I was so excited about Kaffe Fassett’s “Colour” exhibition at Mottisfont this month that I booked a cheeky day off today to go have a look. Kaffe Fassett (apparently pronounced as “safe asset” for those of us who have been getting this wrong for over thirty years!) has been a huge influence on my creativity over the years and as such could probably be described as one of my artistic heroes. His bold and vibrant designs have inspired me from childhood to the present day. I remember as a teenager drooling over his cabbage and frog tapestry kits wondering how many weeks of paper round wages until I could afford one. And his fabulous 1980s sweaters drove my first tatty attempts at intarsia. Overall his creative career has spanned more than 50 years and he is still a highly respected name and sought after public speaker by knitters and stitchers worldwide.
This exhibition has been beautifully curated with each room focused on a specific colour scheme and painted accordingly to show case the fabulous knitwear, tapestries and quilts. As you enter the first room there is a wonderful quote from the man himself to put you in the right frame of mind: “like so many other crafts, knitting has the potential to create magic in our lives”. I couldn’t agree more.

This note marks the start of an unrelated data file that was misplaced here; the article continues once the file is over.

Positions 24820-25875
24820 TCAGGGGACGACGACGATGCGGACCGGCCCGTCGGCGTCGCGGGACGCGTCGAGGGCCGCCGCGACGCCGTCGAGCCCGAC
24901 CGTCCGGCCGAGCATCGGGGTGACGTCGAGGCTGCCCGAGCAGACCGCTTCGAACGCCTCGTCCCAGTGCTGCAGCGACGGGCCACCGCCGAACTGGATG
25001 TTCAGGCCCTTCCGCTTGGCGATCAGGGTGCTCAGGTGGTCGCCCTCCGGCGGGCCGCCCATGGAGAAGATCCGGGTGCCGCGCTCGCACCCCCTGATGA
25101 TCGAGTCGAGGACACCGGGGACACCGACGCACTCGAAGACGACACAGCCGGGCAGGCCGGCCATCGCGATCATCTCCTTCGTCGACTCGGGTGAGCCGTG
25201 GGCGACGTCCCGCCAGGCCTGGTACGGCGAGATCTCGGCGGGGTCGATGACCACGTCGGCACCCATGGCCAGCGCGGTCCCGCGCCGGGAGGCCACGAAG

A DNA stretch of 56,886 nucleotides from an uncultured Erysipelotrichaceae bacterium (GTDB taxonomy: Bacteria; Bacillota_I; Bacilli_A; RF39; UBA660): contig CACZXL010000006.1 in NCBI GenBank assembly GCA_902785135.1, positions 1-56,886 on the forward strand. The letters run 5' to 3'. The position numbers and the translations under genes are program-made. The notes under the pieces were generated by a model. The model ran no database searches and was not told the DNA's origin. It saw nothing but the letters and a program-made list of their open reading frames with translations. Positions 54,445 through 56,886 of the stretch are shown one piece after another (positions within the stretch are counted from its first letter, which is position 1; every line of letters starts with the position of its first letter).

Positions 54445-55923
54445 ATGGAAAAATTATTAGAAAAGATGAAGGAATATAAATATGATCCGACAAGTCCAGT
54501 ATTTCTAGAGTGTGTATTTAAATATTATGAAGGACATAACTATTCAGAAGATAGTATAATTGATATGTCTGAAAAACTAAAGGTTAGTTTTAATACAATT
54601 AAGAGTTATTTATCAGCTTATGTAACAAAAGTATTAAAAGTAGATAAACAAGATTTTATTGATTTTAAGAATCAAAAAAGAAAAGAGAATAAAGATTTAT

The theme for the first room of the exhibition is set by the quote “the older I get the more classic blue and white appeals to me”. Something I can certainly relate to myself. He also discusses his love of neutrals in this room, likening them to stonework. I guess this is not something we usually associate with the man but there is no denying the power of beige even to those with such an elevated design status!
The next room makes the wonderful statement that “vegetables have such elegant shapes” and is full of the cabbage, aubergine, beetroot et al images and designs that I remember fondly from early Rowan magazines.
More colour themed rooms unfold as you wander through the upper floors of this richly historic house, including a yellow corridor (unfortunately not enough natural light for photos in there) where he comments on the mood enhancing properties of this sunny hue. Also a richly coloured blue room, and then finally a pink room.
One of the reasons for Kaffe Fassett’s enduring appeal is his fearless use of colour. A quote from the man himself from his 2003 book “Kaffe Fassett’s Pattern Library” explains his approach to an area that many people find quite scary and intimidating.
“The main thing is to have a go at trying out colours, the wilder the better. None of us designers really know what works until we see it, so sampling becomes wonderfully exciting as you stumble on really unpredictable and interesting colouring.”
In my recent knitting workshops we have concentrated on the use of sampling both as a means of gathering technical skills but also for design inspiration. Sampling is a wonderfully safe environment (after all we don’t have to wear the end product if it doesn’t work) for putting together different textures, colours and yarn types in a playful way. We were all excited by some of the outputs.
If you are local and are interested in colour and design do try and get to see this collection in the flesh as the photographs I have shown you don’t really do the textiles justice. Above all I for one can take a bit of advice from this talented man and while I do love a bit of beige he always inspires me to live a little more dangerously. Pink, red and orange!? Hell Yes!